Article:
3. There is a third sort of men, who apply themselves to two or three foreign, dead, and (which amongst us are called the) learned languages, make them their study, and pique themselves upon their skill in them. No doubt, those who propose to themselves the learning of any language with this view, and would be critically exact in it, ought carefully to study the grammar of it. I would not be mistaken here, as if this were to undervalue Greek and Latin. I grant these are languages of great use and excellency, and a man can have no place among the learned in this part of the world, who is a stranger to them. But the knowledge a gentleman would ordinarily draw for his use out of the Roman and Greek writers, I think he may attain without studying the grammars of those tongues, and by bare reading, may come to understand them sufficiently for all his purposes. How much farther he shall at any time be concerned to look into the grammar and critical niceties of either of these tongues, he himself will be able to determine when he comes to propose to himself the study of any thing that shall require it. Which brings me to the other part of the enquiry, viz.  292
  When Grammar should be taught?  293
  To which, upon the premised grounds, the answer is obvious, viz.  294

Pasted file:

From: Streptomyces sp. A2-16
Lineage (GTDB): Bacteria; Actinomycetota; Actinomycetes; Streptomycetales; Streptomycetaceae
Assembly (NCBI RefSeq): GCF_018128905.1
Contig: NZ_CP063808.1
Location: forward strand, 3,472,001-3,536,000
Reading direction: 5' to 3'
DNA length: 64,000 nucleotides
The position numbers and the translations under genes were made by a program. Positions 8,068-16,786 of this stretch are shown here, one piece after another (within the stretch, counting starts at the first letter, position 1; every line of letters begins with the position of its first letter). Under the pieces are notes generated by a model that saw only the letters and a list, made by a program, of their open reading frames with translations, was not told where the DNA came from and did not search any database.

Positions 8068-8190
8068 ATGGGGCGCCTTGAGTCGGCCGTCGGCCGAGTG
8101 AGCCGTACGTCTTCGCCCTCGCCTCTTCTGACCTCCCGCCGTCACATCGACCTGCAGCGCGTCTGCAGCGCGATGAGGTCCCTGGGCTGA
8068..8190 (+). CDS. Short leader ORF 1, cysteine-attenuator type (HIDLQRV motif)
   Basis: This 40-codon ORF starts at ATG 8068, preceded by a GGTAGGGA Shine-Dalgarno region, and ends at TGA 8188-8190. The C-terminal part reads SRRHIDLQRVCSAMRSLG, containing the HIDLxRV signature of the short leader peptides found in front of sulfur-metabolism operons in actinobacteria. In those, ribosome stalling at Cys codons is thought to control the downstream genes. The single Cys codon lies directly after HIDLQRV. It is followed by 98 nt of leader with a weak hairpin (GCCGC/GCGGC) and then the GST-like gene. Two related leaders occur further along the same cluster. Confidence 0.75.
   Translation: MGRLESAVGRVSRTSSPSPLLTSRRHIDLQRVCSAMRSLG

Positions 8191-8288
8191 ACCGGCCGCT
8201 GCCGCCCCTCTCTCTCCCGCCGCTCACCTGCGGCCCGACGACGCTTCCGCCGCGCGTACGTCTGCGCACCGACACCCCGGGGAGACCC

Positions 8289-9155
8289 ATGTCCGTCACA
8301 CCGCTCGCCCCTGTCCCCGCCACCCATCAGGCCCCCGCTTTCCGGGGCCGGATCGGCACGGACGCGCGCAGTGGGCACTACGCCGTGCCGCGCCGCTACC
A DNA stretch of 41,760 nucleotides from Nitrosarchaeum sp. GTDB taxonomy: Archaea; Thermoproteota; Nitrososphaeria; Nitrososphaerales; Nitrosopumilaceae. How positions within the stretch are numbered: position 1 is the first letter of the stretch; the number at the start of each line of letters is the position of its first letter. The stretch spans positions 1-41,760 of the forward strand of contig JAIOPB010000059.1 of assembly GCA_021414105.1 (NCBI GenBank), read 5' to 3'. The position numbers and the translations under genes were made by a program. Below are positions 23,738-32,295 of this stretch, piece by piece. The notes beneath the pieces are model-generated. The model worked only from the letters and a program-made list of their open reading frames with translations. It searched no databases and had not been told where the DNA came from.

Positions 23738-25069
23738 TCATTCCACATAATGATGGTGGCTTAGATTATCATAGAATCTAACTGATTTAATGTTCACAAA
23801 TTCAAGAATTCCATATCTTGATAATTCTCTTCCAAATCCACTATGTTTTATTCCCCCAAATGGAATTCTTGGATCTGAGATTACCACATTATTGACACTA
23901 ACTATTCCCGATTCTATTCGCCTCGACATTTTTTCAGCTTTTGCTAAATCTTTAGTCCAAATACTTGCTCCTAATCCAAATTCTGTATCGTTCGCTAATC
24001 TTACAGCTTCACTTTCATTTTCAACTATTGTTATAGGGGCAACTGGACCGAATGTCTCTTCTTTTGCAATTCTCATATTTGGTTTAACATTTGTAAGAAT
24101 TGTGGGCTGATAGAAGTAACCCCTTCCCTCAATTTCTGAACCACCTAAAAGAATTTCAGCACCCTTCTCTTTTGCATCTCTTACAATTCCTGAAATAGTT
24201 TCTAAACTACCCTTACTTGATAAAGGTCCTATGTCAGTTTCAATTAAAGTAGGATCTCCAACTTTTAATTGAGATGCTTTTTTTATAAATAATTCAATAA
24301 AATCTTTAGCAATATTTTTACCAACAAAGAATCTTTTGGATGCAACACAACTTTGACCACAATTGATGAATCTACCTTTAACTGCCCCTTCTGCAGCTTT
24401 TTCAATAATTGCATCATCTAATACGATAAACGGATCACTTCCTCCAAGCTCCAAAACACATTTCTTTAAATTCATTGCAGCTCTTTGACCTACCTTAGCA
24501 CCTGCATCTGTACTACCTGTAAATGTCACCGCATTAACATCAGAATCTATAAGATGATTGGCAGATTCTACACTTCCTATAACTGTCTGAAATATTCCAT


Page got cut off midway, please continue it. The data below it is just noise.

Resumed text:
That if grammar ought to be taught at any time, it must be to one that can speak the language already; how else can he be taught the grammar of it? This at least is evident from the practice of the wise and learned nations amongst the antients. They made it a part of education to cultivate their own, not foreign tongues. The Greeks counted all other nations barbarous, and had a contempt for their languages. And tho’ the Greek learning grew in credit amongst the Romans, towards the end of their commonwealth, yet it was the Roman tongue that was made the study of their youth: their own language they were to make use of, and therefore it was their own language they were instructed and exercised in.  295
  But, more particularly to determine the proper season for grammar, I do not see how it can reasonably be made any one’s study, but as an introduction to rhetorick; when it is thought time to put any one upon the care of polishing his tongue, and of speaking better than the illiterate, then is the time for him to be instructed in the rules of grammar, and not before. For grammar being to teach men not to speak, but to speak correctly and according to the exact rules of the tongue, which is one part of elegancy, there is little use of the one to him that has no need of the other; where rhetorick is not necessary, grammar may be spared. I know not why any one should waste his time, and beat his head about the Latin grammar, who does not intend to be a critick, or make speeches and write dispatches in it. When any one finds in himself a necessity or disposition to study any foreign language to the bottom, and to be nicely exact in the knowledge of it, it will be time enough to take a grammatical survey of it. If his use of it be only to understand some books writ in it, without a critical knowledge of the tongue itself, reading alone, as I have said, will attain this end, without charging the mind with the multiplied rules and intricacies of grammar.  296